This is the story of how the internet began. Naturally, since it is a story, there is a certain subjectivity involved in the telling of it, but the basic facts remain the same regardless of who is telling the story, so if you know the tale already, I would ask you to accept and be patient with any minor deviations from your own version. It is worthwhile pointing out at this juncture that no one person “invented” the internet. As with so many other innovations throughout human history, the internet’s timeline features many different people who all added dollops of their own creativity and resourcefulness to the melting-pot of technological advances which eventually became the internet.
Once upon a time there was a man named Tim Berners-Lee. No, wait. Hang on a moment. I’ve skipped ahead a few pages. Let’s rewind and start again. Are you still sitting in a reasonably comfortable position? Then I shall carry on.
A long time ago, in a country far far away, an organisation was set up in response to the Soviet triumph of Sputnik’s launch in 1958. It was called ARPA* (Advanced Research Projects Agency) and its aim was (as far as I can make out) to prevent the USSR from ever again over-taking the US in their technological arms-race. Three years after the organisation was first set up, an extremely important paper was published, but to understand why it was so important, we must jump forward a year to 1962, where a man with the fabulous name of J.C.R. Licklider first wrote a series of notes detailing his thoughts on an idea he termed the “Galactic Network”. Licklider envisaged a “globally interconnected set of computers through which everyone could quickly access data and programs from any site”. This is almost exactly the shape of the internet today and shows that his initial idea was a winning combination of simplicity and ingenuity. Licklider was the first head of computer research at ARPA, and during his time there managed to demonstrate the value and importance of his idea to several colleagues.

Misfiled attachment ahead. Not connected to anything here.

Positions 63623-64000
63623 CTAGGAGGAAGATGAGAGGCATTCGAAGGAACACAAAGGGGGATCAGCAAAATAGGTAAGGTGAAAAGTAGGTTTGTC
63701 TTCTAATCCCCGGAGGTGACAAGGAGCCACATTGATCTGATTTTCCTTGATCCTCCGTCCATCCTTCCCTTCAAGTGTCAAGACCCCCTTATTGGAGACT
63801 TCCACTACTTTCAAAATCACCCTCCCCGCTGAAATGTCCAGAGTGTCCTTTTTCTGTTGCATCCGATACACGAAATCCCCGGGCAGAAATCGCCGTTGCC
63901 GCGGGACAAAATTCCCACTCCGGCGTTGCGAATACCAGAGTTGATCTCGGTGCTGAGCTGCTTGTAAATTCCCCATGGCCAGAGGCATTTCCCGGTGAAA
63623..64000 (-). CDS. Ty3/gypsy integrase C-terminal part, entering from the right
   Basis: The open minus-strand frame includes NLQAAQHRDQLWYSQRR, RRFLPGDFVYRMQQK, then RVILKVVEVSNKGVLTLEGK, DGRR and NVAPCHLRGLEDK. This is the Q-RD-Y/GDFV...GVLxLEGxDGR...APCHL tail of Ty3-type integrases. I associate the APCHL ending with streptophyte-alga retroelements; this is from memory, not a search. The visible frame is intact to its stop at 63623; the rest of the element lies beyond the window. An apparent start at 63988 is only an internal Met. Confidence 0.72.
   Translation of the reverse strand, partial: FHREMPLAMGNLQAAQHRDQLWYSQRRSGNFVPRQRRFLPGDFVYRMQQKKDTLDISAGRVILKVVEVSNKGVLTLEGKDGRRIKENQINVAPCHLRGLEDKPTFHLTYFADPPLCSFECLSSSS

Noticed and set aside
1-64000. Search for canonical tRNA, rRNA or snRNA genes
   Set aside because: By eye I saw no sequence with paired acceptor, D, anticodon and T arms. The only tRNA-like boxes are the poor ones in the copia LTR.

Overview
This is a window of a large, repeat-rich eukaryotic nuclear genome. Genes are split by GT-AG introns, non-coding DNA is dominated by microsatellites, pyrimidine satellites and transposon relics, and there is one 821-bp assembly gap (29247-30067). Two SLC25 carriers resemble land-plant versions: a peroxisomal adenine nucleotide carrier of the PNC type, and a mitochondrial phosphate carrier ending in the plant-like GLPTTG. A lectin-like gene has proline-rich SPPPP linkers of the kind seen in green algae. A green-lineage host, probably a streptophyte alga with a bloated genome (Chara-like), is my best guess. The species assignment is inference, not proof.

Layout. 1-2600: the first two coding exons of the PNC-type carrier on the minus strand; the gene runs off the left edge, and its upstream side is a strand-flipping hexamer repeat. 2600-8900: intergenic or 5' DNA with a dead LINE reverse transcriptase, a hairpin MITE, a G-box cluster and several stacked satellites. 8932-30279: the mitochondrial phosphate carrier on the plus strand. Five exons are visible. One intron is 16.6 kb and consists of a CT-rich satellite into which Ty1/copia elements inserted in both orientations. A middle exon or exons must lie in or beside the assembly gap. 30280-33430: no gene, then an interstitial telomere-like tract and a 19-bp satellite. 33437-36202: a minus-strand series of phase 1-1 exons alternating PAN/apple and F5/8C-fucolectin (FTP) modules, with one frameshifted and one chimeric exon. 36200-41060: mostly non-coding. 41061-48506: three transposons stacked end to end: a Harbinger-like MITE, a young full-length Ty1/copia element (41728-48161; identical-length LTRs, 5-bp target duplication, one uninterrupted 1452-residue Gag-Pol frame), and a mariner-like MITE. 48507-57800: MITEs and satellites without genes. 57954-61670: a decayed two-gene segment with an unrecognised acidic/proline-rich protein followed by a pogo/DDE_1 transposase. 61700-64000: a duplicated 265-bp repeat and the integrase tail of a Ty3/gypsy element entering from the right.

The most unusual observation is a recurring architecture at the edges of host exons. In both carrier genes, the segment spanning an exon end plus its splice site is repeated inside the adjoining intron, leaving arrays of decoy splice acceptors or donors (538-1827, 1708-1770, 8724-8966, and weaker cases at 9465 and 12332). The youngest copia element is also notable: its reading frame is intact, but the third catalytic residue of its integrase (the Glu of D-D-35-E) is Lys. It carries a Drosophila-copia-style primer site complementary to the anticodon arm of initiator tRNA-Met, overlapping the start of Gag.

We now return to 1961, where a man named Leonard Kleinrock, who worked for MIT, had written the first ever paper on packet-switching theory. He convinced fellow MIT researcher Lawrence G. Roberts that communication using packet-switching rather than circuits was theoretically possible. In 1965, Roberts set up the first wide-area computer network with Thomas Merrill, comprising of the TX-2 computer in Massachusetts and the Q-32 computer in California. The network used a low-speed dial-up telephone line and proved that programs and data retrieval could be carried out between two computers. However, the experiment also showed that the circuit switched telephone system was totally inadequate for the job and Kleinrock’s packet-switching theory was confirmed as being the most viable option for future computer networks. Kleinrock left ARPA in 1964, but Roberts carried on the work, joining ARPA in 1966 and publishing his plan for the ARPANET in 1967. At the conference he met up with some British researchers who were also publishing a paper on packet-switching theory. It turned out that three groups of researchers: Roberts’ team at MIT, Davies and Scantlebury at NPL and Paul Baran at RAND had all been working on packet-switching without being aware that there were other groups pursuing the same line of research. The term “packet” was actually originally coined by the NPL team.
I feel at this point that the narrative is becoming a bit weighed down with technical terminology and random name-dropping, so I shall try to condense the last portion of the timeline into something more digestible. This may be somewhat difficult owing to the excessive geekiness of the material! Geeks rule, by the way, but the language barrier can sometimes be an issue 😉